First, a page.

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The Northwest’s Long History of Right-Wing Extremism

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Leah Sottile is one of the key documenters of the rise of the far right in the Northwest. Presently, at least in Oregon, this has manifested itself in the insane “Greater Idaho” movement. Frankly, wanting to be a resident of Idaho is a betrayal of anything good about Oregon and these people should just be kicked out and forced to move to Russia or something. In any case, Sottile correctly notes that this stuff is not new. It goes back a long time.

In 1986, after migrating from California to North Idaho to build a racist refuge for his group the Aryan Nations, white supremacist Richard Butler hosted his annual Aryan World Congress — a national gathering of neo-Nazis, racist skinheads and members of the Ku Klux Klan. They agreed that, in the not-so-distant future, U.S. cities would become so overrun by minority groups that white people would be forced to flee to an “Aryan homeland” they envisioned in Washington, Oregon, Idaho, Montana and Wyoming.

Butler died in 2004. Eventually, his compound was fully bulldozed and his acolytes scattered, but his ideas remained and evolved. In 2011, survivalist blogger and New York Times best-selling novelist James Wesley, Rawles floated an idea called “The American Redoubt.” (According to the Anti-Defamation League, some individuals add errant punctuation to their names to distinguish their first and middle names from their government-imposed or family names.) He encouraged Christians of any race who felt alienated by urban progressive politics to relocate to the Northwest, writing: “I’m inviting people with the same outlook to move to the Redoubt states.” Recently, the Idaho Freedom Foundation, a right-wing political think tank, echoed this. “Are you a refugee from California, or some other liberal playground?” it asked on its website, welcoming those newcomers as “true” Idahoans.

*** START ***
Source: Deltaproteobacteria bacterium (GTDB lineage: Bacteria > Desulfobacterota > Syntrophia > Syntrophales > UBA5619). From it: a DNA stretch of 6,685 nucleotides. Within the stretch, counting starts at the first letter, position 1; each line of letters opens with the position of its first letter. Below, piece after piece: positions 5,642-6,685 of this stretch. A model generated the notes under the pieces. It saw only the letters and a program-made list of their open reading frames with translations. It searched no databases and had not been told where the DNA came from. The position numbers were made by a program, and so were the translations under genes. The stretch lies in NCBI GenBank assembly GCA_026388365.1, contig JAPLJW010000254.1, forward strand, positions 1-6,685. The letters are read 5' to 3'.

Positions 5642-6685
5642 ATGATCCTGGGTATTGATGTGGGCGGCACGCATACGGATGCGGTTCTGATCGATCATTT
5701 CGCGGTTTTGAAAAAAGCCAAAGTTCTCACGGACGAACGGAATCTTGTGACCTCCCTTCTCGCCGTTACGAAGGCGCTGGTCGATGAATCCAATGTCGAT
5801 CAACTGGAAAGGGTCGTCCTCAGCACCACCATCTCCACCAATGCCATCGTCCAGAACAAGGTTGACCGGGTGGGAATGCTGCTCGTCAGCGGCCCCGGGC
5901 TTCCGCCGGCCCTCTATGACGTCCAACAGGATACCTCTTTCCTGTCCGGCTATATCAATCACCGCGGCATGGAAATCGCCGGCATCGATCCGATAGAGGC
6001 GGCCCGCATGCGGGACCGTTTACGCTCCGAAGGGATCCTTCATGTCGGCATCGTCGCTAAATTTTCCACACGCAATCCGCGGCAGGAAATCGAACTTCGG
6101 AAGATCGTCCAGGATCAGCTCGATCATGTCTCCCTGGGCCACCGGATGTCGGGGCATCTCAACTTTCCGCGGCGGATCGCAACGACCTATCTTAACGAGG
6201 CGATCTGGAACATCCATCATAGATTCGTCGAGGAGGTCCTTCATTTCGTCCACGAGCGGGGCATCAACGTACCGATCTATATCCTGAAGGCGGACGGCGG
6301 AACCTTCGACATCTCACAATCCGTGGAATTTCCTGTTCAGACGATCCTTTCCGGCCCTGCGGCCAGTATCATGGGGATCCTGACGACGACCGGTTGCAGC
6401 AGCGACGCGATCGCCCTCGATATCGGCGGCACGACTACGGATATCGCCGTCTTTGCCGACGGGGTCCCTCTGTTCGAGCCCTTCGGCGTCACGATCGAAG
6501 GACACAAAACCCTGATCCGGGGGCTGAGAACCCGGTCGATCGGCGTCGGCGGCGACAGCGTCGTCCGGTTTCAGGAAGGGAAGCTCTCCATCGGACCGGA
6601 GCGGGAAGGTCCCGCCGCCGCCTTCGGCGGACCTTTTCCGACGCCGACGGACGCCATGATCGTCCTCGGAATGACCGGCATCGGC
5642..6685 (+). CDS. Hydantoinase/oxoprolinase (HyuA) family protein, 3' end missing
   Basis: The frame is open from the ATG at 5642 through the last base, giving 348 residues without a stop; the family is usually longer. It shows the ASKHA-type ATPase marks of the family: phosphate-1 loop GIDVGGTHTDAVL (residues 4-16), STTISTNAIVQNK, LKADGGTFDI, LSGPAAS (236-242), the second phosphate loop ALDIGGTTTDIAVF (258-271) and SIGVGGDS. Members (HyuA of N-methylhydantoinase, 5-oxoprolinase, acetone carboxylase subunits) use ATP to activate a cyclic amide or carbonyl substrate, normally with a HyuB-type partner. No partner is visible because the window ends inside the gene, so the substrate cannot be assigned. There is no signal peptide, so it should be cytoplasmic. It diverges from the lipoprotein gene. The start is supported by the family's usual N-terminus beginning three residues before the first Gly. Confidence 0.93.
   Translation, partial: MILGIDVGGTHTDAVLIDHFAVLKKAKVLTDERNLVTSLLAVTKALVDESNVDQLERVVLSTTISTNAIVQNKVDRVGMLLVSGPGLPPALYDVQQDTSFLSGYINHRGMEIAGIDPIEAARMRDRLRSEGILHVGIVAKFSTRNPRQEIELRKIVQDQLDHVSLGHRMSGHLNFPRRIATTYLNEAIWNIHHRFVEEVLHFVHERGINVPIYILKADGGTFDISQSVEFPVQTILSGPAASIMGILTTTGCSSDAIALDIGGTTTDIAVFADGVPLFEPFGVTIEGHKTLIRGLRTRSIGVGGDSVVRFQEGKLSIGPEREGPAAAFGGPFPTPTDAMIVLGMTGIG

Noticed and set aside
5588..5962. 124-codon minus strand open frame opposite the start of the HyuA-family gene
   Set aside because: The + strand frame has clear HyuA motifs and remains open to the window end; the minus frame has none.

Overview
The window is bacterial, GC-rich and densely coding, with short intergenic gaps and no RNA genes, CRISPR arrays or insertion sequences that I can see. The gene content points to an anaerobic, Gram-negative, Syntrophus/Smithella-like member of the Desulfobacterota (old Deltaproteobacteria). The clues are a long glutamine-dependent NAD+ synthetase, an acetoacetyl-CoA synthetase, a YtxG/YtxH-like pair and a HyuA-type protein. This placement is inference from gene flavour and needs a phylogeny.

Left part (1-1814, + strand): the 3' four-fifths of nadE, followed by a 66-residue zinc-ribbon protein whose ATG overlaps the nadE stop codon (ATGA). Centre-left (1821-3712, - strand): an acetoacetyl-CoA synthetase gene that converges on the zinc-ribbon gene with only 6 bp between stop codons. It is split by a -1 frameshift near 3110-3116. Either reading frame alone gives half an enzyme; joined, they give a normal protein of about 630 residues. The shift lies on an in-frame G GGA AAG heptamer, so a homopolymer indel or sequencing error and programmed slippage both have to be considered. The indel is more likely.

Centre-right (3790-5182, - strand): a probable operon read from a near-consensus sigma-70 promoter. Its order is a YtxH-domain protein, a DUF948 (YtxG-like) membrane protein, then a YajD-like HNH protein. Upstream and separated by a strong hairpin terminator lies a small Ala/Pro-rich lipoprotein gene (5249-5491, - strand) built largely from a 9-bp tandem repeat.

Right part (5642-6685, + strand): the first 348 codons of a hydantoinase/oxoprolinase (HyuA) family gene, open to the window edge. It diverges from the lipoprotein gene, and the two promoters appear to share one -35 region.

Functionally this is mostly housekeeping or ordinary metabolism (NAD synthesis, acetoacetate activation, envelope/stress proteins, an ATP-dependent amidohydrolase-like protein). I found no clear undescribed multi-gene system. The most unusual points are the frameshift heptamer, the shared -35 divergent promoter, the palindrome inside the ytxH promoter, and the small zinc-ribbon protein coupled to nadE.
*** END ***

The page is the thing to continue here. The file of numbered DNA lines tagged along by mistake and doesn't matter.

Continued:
Starting in 2015, then-Washington state Rep. Matt Shea, R, pushed to sever his state at the Cascades, rebranding the rural eastern half as “The State of Liberty,” which advocated against same-sex marriage, marijuana and environmental regulations. Shea distributed a document calling for Old Testament biblical law to be enacted. On its website, Liberty State organizers suggest that if Liberty becomes a reality, they would be open to merging with Greater Idaho.

Within the last two years, Vincent James Foxx, a white nationalist associated with the Rise Above Movement — a group the Southern Poverty Law Center described as “an overtly racist, violent right-wing fight club”— relocated to Post Falls, Idaho. “A true, actual right-wing takeover is happening right now in the state of Idaho,” Foxx declared.

Greater Idaho is driven by ideas similar to those behind past movements: fleeing cities, lauding traditionalist Christian values, pushing a far-right political agenda. “Ultimately, I think in some ways, Butler’s vision is coming true,” said David Neiwert, an expert on far-right extremism and the author of The Age of Insurrection.

What all these secessionist ideas have in common, Neiwert said, is that they are anti-democracy. Greater Idaho’s organizers “don’t really want to put up with democracy,” he said. “They don’t want to deal with the fact that if you want to have your position win in the political arena, you have to convince a bunch of people. They just want to take their ball and create a new playground.”

Yep, and it seems like Russia is the playground they want. Go there, losers.

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